My Life, My City, My Food
Anthony Bourdain/Ecco, Hardcover, 9780062202635, 340pp.
Publication Date: November 5, 2013
Los Angeles: A patchwork megalopolis defined by its unlikely cultural collisions; the city that raised and shaped Roy Choi, the boundary-breaking chef who decided to leave behind fine dining to feed the city he loved and, with the creation of the Korean taco, reinvented street food along the way.
Abounding with both the food and the stories that gave rise to Choi's inspired cooking, L.A. Son takes us through the neighborhoods and streets most tourists never see, from the hidden casinos where gamblers slurp fragrant bowls of pho to Downtown's Jewelry District, where a ten-year-old Choi wolfed down Jewish deli classics between diamond deliveries; from the kitchen of his parents' Korean restaurant and his mother's pungent kimchi to the boulevards of East L.A. and the best taquerias in the country, to, at last, the curbside view from one of his emblematic Kogi taco trucks, where people from all walks of life line up for a revolutionary meal.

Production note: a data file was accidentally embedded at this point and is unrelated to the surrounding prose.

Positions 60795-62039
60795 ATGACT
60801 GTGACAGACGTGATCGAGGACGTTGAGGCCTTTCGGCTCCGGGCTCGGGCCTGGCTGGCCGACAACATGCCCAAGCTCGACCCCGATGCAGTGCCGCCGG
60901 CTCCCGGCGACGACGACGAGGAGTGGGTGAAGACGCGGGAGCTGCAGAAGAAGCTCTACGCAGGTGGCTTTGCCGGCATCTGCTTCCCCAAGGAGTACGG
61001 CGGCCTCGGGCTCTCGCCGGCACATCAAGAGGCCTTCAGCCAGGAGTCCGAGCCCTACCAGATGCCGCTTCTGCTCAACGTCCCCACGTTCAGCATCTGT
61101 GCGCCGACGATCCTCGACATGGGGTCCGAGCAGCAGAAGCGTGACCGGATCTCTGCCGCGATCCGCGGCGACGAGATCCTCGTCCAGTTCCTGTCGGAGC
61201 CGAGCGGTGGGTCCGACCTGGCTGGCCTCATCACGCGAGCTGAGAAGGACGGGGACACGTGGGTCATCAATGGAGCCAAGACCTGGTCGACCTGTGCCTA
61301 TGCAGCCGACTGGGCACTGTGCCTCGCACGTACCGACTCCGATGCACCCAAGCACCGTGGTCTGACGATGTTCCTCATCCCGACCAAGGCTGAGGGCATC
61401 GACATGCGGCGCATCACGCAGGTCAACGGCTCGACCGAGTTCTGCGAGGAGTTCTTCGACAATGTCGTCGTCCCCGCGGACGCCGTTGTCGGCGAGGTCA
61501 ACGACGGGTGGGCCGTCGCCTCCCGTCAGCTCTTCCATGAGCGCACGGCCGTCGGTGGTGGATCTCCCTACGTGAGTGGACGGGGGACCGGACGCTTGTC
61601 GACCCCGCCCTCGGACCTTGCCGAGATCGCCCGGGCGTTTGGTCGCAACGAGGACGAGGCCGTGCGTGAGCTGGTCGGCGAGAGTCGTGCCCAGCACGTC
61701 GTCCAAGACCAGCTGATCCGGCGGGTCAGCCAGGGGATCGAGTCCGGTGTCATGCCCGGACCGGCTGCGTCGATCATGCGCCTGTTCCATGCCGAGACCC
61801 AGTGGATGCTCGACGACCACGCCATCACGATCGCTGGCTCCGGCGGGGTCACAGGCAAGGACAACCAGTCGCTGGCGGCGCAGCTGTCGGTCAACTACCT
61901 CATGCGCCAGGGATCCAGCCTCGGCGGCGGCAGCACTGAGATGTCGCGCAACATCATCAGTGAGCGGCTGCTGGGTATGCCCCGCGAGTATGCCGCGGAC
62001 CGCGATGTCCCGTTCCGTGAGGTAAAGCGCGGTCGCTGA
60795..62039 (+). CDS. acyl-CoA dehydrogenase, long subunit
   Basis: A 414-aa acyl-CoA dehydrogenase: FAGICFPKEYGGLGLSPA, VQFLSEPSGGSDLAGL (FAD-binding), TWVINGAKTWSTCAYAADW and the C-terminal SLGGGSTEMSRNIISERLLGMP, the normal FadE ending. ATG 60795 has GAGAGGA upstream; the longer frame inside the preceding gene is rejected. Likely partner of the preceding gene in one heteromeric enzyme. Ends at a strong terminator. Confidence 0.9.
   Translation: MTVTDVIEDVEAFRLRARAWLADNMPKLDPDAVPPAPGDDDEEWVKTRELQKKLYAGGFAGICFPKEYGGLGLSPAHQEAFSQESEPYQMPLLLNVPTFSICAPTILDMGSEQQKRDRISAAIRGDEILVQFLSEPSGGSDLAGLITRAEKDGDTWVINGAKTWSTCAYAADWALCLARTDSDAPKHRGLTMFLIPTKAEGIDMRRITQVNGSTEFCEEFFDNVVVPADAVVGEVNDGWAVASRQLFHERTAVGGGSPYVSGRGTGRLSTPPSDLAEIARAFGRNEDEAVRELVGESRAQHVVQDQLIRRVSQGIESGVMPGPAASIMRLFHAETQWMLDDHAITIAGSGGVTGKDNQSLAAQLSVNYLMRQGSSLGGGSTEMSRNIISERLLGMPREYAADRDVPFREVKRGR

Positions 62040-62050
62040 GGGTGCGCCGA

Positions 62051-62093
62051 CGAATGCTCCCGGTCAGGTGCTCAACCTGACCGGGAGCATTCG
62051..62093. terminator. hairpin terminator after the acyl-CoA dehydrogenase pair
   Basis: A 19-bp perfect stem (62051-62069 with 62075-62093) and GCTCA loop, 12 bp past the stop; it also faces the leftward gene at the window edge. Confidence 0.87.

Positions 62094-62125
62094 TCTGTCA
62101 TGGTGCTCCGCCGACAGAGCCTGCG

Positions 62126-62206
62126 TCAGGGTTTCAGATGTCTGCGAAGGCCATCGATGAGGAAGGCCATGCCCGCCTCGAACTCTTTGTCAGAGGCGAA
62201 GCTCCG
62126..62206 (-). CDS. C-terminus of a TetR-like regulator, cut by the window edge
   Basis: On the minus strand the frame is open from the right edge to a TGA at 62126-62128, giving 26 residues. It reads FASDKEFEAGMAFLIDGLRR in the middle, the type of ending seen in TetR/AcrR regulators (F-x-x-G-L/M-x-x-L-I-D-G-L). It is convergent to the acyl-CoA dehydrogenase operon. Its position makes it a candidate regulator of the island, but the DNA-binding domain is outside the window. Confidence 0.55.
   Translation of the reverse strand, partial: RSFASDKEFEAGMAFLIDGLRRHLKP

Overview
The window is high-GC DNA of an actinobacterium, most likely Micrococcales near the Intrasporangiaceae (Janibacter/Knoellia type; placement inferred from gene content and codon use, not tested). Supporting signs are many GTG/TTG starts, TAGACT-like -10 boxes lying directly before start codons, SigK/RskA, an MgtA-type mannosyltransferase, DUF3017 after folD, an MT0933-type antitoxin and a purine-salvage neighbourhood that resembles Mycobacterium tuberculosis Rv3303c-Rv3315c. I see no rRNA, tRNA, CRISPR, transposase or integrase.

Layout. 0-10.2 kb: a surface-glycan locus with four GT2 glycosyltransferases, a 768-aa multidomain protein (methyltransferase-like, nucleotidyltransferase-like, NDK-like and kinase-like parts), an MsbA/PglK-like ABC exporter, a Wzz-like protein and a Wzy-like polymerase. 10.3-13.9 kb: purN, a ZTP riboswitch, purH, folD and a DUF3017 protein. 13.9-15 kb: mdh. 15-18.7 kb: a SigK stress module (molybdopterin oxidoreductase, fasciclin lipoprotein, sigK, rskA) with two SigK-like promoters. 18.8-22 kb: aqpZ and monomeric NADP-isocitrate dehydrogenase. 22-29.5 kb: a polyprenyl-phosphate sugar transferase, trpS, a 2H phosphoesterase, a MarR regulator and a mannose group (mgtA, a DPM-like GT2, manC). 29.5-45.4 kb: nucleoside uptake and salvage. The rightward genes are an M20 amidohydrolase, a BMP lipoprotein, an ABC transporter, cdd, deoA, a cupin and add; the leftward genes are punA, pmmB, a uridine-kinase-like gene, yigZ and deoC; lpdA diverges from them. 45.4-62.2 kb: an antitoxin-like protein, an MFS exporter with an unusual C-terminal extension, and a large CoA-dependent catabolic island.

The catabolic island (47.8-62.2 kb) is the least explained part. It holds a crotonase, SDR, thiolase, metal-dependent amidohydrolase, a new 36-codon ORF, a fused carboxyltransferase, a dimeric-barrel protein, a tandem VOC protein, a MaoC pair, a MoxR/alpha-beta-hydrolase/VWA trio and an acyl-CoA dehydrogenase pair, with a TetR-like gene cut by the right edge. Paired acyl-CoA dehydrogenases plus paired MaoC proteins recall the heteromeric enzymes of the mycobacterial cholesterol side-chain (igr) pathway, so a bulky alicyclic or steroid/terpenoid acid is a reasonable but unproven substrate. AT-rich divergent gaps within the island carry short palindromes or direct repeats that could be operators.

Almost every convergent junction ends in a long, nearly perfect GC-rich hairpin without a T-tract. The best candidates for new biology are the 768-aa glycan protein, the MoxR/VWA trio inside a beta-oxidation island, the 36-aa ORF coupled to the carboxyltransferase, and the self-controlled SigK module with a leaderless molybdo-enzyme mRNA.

Filled with over 85 inspired recipes that meld the overlapping traditions and flavors of L.A. including Korean fried chicken, tempura potato pancakes, homemade chorizo, and Kimchi and Pork Belly Stuffed Pupusas L.A. Son embodies the sense of invention, resourcefulness, and hybrid attitude of the city from which it takes its name, as it tells the transporting, unlikely story of how a Korean American kid went from lowriding in the streets of L.A. to becoming an acclaimed chef.
Roy Choi changed the food truck fad forever when he and his friend started selling Korean barbecue tacos outside clubs in Los Angeles. He talks about his life and his food truck foundations in his new book, L.A. Son: My Life, My City, My Food. More at NPR.org
NPR Audio Player Requires Flash Upgrade: Please upgrade your plug-in to view this content.